Wednesday, September 6, 2017

Rechecking Those Missing Branches

It was the frustration of an inscrutable DNA match that pushed me to do it. My DNA results had located a fellow genetic genealogy enthusiast who matched me at that just-close-enough-but-still-far-away level of second to fourth cousin. If it were just one match at that level, I might be tempted to dismiss it and look for more promising results. But I found that, using the "in common with" device at the testing company, over the weeks, more and more DNA matches were lining up with this same match. Whatever branch of my family contained these people's ancestors, it was clearly a branch where I needed to spruce up my records.

Granted, second to fourth cousin isn't exactly a compelling DNA connection. In my case, though, that is the only type of match I seem to garner which is close enough to pursue. After all, even at the outside stretch, it would mean figuring out the most recent common ancestors for a fourth cousin. In other words, all I'd have to locate would be a set of third great grandparents.

For the most part, I can do this. It's those few branches where I haven't been able to paper the trail back that far where I face challenges. Like this one with the match I can't figure out.

That there are a few branches where I haven't really covered enough research territory to clear that hurdle, I admit. For some, I'm already doing penance—like my paternal grandfather's lines, and my husband's paternal history, as well. The slow progress on that grunt work there is reassuring, even if I'm not zooming along on the documented trail. But while I'm chipping away at these lines—and the tedium of the work doesn't make for scintillating posts—there are other tasks to attend to.

I'm discovering there are other lines missing those third greats, as well. I can pat myself on the back in recognition of second greats showing up in my records, but unless I can tease that envelope all the way to third greats, I'll be missing any DNA matches that push the margin to fourth cousin.

I decided to take up the task on one of those lines this week. It's the line, in fact, that led to gaining me admittance in Daughters of the American Revolution: the ancestors of my second great grandfather, Thomas Taliaferro Broyles. I had done work on that Broyles line in the past, of course—but that was on a different computer in a different time period when people posted trees on free resources like When it came time to make the switch to the more sophisticated, for some reason, those records never migrated over during the big switch.

Then, too, this line involved work in which I was fortunate to make the acquaintance of a distant cousin. We compared notes—although in this case, I have to say the other researcher's notes were more advanced than mine at the time—and figured we were something like ninth cousins. He also was kind enough to share with me several resources—in particular, the work of Arthur Leslie Keith, although cautioning me that that edition was rife with errors—as well as his own online tree.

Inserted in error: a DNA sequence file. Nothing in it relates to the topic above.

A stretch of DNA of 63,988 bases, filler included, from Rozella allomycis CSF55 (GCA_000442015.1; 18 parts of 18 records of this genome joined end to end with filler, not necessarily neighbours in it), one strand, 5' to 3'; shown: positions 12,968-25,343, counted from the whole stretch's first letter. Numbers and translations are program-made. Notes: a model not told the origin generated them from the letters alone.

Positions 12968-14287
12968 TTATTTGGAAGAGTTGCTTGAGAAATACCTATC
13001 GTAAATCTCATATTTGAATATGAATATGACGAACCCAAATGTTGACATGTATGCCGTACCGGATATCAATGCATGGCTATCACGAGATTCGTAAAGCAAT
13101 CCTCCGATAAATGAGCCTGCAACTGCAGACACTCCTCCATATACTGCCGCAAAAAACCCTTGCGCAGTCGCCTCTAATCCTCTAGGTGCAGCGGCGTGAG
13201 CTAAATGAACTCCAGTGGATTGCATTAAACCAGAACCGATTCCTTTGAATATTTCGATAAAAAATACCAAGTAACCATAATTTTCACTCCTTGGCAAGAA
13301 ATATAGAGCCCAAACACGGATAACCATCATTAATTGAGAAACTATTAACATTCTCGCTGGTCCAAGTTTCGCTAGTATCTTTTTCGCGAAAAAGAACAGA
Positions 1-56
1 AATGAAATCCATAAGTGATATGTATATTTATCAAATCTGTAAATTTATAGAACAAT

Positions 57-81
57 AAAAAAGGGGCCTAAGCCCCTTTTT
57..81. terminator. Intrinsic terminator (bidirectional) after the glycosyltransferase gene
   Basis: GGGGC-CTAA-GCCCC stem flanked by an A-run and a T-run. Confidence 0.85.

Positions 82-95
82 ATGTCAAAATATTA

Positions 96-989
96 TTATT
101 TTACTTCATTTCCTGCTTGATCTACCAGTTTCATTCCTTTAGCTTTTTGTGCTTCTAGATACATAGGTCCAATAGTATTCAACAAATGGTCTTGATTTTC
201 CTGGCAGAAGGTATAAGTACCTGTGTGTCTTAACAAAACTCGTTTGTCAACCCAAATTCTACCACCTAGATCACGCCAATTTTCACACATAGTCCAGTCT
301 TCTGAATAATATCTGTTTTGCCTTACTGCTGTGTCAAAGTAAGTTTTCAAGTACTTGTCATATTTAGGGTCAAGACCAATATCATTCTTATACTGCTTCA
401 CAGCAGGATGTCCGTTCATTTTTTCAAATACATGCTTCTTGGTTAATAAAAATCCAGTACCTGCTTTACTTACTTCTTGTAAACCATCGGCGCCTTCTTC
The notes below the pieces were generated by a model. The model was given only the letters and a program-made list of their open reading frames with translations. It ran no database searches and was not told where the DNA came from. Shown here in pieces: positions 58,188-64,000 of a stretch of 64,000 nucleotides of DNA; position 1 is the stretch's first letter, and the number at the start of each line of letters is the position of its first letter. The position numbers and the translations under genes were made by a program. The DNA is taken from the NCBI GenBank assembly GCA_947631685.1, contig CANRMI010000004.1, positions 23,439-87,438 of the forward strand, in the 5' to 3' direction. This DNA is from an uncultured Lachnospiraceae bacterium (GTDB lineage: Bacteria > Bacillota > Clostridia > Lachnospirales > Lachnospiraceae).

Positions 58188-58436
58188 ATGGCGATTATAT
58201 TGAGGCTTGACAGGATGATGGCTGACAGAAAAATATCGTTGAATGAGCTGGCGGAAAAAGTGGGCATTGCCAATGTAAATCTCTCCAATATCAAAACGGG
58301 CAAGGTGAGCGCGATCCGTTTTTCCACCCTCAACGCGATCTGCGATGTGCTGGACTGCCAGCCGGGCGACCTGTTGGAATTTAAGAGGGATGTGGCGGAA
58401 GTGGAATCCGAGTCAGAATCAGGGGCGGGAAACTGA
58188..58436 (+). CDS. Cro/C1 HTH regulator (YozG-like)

Broyles is one of those surnames—like my other ancestral name, Taliaferro—which is so unusual that it bestows upon me a false confidence that, should I encounter someone with that surname, I could walk right up to that person and assert that we were surely related. Of course, if we actually were related, it would be to the magnitude of a very distant cousin. On the other hand, the line is so well documented back to the 1600s that it wouldn't be difficult to look up the respective family branches and count out the level of relationship.

Remembering all the enjoyable times I had corresponded with this Broyles researcher, I tried locating some of those resources online now. It certainly is time to get back to documenting my Broyles line. If nothing else, I need to confirm that set of third great grandparents. But when I looked for any such records, all I could find online was a transcription of that old Broyles publication by Dr. Keith, with notes (and presumably corrections) by yet another Broyles researcher, John Kenneth Broyles.

As with all the other century-old published genealogies of my family lines, I'd like to take that edition and run its assertions through current websites to see what documentation can be located to verify—or refute—the lineage listed in the book. If what the book says is correct, my family has, in more than one line, settlers in that northeastern tip of Tennessee where my Mayflower-connection Tilsons came to live. Apparently, my Broyles ancestors lived there early enough to qualify me as a descendant of additional First Families of Tennessee settlers.

That, in itself, is incentive enough for me to fill in that one empty branch in my family tree.


  1. First Families of Tennessee, I am impressed! :)

    1. Thank you, Far Side! I'm pretty excited at the thought, myself. Different states have earlier or later dates for their genealogical society's First Families programs, so families who could qualify, date-wise, in one state might not come close in another (assuming they lived there, of course). While my husband's family qualifies for Ohio's program, the date of their arrival in Ohio certainly wouldn't put them in such company in a place like Virginia, for instance.

      Of course, now you know what that means: more paperwork!


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